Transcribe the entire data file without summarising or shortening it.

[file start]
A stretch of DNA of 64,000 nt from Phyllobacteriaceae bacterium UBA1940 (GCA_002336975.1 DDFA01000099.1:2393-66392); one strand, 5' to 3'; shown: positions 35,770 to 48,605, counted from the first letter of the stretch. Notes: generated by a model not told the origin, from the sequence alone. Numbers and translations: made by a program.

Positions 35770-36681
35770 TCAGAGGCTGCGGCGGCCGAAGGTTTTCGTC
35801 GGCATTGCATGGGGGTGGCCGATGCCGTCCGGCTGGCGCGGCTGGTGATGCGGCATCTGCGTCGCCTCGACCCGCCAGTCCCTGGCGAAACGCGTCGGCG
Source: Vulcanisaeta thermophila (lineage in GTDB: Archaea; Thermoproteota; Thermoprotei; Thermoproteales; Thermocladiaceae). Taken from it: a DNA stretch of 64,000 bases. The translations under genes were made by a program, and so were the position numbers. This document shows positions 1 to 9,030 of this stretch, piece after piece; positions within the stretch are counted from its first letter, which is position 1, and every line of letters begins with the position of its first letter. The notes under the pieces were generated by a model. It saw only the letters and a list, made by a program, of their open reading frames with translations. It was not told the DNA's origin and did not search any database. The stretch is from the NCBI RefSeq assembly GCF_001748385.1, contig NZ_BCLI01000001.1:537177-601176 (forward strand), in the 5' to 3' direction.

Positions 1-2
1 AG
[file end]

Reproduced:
A stretch of DNA of 64,000 nt from Phyllobacteriaceae bacterium UBA1940 (GCA_002336975.1 DDFA01000099.1:2393-66392); one strand, 5' to 3'; shown: positions 35,770 to 48,605, counted from the first letter of the stretch. Notes: generated by a model not told the origin, from the sequence alone. Numbers and translations: made by a program.

Positions 35770-36681
35770 TCAGAGGCTGCGGCGGCCGAAGGTTTTCGTC
35801 GGCATTGCATGGGGGTGGCCGATGCCGTCCGGCTGGCGCGGCTGGTGATGCGGCATCTGCGTCGCCTCGACCCGCCAGTCCCTGGCGAAACGCGTCGGCG
Source: Vulcanisaeta thermophila (lineage in GTDB: Archaea; Thermoproteota; Thermoprotei; Thermoproteales; Thermocladiaceae). Taken from it: a DNA stretch of 64,000 bases. The translations under genes were made by a program, and so were the position numbers. This document shows positions 1 to 9,030 of this stretch, piece after piece; positions within the stretch are counted from its first letter, which is position 1, and every line of letters begins with the position of its first letter. The notes under the pieces were generated by a model. It saw only the letters and a list, made by a program, of their open reading frames with translations. It was not told the DNA's origin and did not search any database. The stretch is from the NCBI RefSeq assembly GCF_001748385.1, contig NZ_BCLI01000001.1:537177-601176 (forward strand), in the 5' to 3' direction.

Positions 1-2
1 AG